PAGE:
In Killer Queens #1, we get a look at what Buck Rogers might’ve been like if he had been written by a LGBTQ author. With a bit of tongue-in-cheek, I might add.

Killer Queens #1 main cover art.
Even the art style looks retro. Main cover artist: Claudia Balboni.

David M. Booher is the writer of Killer Queens #1, and thus the mad genius behind this story. Claudia Balboni is the artist behind the retro look. Harry Saxon pitched in by being the colorist. Claudia Balboni is also the artist for the main cover, with Chris Ables and Jen Bartel doing the 2 variant covers. Oh, and finally, Dark Horse Comics is the publisher for this comic book series.

Killer Queens #1 variant cover A art.
You can’t have Buck Rogers without rayguns. Variant cover A artist: Chris Ables.

Killer Queens #1 went on sale on August 18, 2021. You can purchase print copies at your local comic book store. Or if you’re fine with the digital version, you can downlead directly from Dark Horse Comics’ own website here.

Killer Queens #1 variant cover B art.
So much homage and parody in this one cover. Variant cover B artist: Jen Bartel.

Warning: spoilers for Killer Queens #1 below. If you want to read this space adventure of swashbuckling proportions for yourself, stop here, and come back once the beam-fire have stopped.

Killer Queens #1: Plot Summary

Killer Queens #1 preview page 1.
Space diners are so 2500’s.

Like all good retro space adventures, Killer Queens #1 starts us off in a space diner. It’s even called Stan’s Diner for that generically bland feel to it. Anyways, the plot focused on Alex and Max: a pair of assassins, sorry, ex-assassins working as a duo. Only, they’re on break right now. Max is busy in private with another guy in the bathroom, and Alex is on a date with another girl. Things are going more or less okay for them, right up until an evil space monkey named Bieti and their hench-otters show up, demanding their ship back. Fortunately, the ex-assassin duo are much better at raygunplay than the monkey and otters. The duo take them down, and make their escape on Bieti’s, sorry, their ship.

That’s when the duo get a call from a green-skinned alien girl Alex knows named Callisto. Apparently, there’s a moon right on the threshold of a civil war between a democratic faction and a fascist faction. In the middle of this, someone on the fascist decided it was a great idea to kidnap the democratic leader’s children. Callisto is hiring the duo to un-kidnap the children, and she’s paying a lot. So off Alex and Max go to rescue some kids.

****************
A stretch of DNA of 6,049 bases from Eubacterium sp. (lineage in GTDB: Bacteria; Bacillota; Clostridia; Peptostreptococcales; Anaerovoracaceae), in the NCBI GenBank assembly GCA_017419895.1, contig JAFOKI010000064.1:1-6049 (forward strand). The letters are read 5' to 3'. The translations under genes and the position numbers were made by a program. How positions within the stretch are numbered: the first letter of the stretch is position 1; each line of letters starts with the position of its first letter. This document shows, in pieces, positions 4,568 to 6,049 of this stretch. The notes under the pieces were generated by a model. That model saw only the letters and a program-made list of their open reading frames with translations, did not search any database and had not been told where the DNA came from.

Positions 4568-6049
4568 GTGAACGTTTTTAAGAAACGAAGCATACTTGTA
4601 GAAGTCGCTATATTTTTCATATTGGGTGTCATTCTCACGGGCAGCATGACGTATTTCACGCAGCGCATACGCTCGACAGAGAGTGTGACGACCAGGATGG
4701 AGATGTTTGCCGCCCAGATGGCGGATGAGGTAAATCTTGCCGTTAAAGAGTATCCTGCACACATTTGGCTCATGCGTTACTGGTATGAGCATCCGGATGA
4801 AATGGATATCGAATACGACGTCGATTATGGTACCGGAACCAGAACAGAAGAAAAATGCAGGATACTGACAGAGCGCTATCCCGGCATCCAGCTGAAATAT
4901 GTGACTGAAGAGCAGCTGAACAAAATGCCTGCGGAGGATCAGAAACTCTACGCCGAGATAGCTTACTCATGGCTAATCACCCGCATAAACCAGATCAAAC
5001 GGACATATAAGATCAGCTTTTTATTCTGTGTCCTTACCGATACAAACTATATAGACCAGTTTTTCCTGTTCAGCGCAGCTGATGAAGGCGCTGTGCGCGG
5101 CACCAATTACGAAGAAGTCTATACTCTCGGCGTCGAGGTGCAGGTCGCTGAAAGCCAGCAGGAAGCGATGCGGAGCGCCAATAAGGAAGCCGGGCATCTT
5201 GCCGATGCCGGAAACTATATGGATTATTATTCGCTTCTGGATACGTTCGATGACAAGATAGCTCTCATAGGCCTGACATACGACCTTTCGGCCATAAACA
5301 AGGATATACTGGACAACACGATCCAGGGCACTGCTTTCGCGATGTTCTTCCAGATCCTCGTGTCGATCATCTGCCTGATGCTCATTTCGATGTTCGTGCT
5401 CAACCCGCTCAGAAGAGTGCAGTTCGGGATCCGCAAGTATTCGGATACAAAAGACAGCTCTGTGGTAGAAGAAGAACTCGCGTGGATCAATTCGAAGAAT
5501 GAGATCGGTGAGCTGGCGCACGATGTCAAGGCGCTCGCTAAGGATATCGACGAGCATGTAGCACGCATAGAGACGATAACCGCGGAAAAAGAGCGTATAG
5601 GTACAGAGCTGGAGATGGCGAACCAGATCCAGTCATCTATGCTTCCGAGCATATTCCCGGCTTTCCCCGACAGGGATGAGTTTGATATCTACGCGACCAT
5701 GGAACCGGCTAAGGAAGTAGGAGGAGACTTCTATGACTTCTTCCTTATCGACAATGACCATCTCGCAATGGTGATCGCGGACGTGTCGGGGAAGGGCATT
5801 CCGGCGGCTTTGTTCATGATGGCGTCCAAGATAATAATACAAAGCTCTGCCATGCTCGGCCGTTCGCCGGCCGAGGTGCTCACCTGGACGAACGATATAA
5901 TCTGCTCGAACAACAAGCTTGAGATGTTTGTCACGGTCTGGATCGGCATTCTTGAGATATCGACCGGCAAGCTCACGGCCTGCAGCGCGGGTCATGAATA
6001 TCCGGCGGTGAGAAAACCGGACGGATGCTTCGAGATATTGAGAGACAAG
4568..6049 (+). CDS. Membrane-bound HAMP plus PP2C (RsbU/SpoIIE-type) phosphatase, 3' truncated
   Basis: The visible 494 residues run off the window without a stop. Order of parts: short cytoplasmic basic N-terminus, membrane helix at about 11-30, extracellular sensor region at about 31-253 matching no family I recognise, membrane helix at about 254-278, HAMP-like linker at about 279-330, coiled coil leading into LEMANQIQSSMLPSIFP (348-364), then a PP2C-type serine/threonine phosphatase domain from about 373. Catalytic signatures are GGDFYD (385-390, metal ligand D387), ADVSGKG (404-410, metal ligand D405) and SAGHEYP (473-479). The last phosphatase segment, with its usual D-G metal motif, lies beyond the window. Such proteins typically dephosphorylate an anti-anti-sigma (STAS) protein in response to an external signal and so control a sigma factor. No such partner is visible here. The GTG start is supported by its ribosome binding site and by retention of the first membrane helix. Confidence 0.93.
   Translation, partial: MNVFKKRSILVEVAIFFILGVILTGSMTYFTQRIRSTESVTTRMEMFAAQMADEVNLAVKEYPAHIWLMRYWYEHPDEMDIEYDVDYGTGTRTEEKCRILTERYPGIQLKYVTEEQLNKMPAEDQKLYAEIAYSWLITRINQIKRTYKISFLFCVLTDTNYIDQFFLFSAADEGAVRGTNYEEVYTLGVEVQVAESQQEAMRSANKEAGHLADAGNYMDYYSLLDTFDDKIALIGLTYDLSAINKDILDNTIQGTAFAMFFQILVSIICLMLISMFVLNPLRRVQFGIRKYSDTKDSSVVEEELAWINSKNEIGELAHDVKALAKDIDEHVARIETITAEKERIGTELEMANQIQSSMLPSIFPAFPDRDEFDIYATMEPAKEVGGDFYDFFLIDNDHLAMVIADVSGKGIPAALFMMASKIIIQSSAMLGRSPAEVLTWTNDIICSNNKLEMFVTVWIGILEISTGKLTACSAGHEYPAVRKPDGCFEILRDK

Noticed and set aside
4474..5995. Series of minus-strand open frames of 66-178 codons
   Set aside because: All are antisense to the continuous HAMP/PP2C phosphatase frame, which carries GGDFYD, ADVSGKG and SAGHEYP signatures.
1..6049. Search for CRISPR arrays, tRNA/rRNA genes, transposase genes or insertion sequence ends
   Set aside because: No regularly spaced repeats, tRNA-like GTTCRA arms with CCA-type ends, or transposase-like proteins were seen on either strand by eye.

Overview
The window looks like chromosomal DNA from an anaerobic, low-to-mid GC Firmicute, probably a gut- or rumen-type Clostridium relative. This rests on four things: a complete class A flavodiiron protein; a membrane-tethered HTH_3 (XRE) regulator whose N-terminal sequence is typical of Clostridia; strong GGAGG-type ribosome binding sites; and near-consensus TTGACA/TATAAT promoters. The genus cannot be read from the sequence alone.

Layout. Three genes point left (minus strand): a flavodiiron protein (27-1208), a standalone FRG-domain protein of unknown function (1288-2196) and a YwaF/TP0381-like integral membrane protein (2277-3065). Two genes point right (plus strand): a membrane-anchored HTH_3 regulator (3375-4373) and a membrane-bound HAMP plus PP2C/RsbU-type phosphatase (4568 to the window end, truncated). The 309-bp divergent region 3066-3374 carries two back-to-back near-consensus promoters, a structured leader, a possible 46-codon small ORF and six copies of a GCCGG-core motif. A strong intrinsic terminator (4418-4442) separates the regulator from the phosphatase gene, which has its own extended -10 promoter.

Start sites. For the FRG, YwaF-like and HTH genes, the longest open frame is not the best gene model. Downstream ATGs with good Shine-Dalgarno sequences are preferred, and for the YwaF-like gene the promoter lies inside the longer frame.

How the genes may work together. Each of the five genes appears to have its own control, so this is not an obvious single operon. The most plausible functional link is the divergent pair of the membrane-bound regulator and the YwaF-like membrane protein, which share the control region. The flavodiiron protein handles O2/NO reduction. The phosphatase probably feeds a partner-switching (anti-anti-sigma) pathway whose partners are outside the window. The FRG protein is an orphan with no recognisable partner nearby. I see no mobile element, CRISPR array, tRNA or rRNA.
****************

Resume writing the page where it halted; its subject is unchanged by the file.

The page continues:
Only, it’s never that simple. The evil space monkey makes a return, and as it turns out, they can remotely shut down the duo’s ship’s engines. Not sure why they didn’t do that before, but it results in the duo’s landing on the moon being a bit more…forceful. Sure, they manage to take Bieti down with them, but it’s little comfort. Not only does Alex and Max not have a ship anymore, their landing zone turns out to be right next to a military parade being run by the fascist faction. With an entire crowd attending. So…oops? How will our heroes get out of this space jam? Well, we’ll just have to find out in Killer Queens #2.

Killer Queens #1: The Good

Killer Queens #1 preview page 3.
This space monkey has a jetpack and a raygun. Your arguments are invalid.

The story David M. Booher crafted in Killer Queens #1 is nothing short of hilariously retro. The whole premise feels like a parody of those really old sci-fi stories like the ones starring Buck Rogers. There’s just so much tongue-in-cheek humor, that it’s hard not to see it as a work of pure comedy. Seriously, when you have a story with a small, fluffy, evil space monkey in it, you know that something about this story isn’t serious. And yet, at the same time, this story is also a straight example of one of those campy sci-fi space operas. Alex and Max are actually going on an adventure right out of the plot of one of those stories. It’s like this multi-layered levels of humor going on here, and I’m loving it.

Even the artwork and aesthetic of Killer Queens #1 feels like one big homage to those campy sci-fi stories. Seriously, rayguns. You can’t get any more campy than that.

The characters also all somehow manage to be interesting and/or likeable. Even the evil space monkey. Actually, especially the evil space monkey. It’s hard to take them seriously, and yet they create deadly serious situations. I think that little fluffy space monkey is my favorite character in this story yet.

Killer Queens #1: The Bad

Killer Queens #1 preview page 4.
Their facial expressions are the best here.

What’s bad about Killer Queens #1? Maybe it’s just me and campy sci-fi stories, but I can’t find anything wrong about this comic book. Maybe you can do that for me?


Killer Queens #1 is a hilariously campy sci-fi adventure with a touch of LGBTQ themes in it. Okay, I lie, it runs you over with them like a runaway spaceship, but in a good way. If you want to read a delightful parody of a Buck Rogers story that somehow also manages to be a straight example of one, check out this comic book series from Dark Horse Comics.

Source: Dark Horse Comics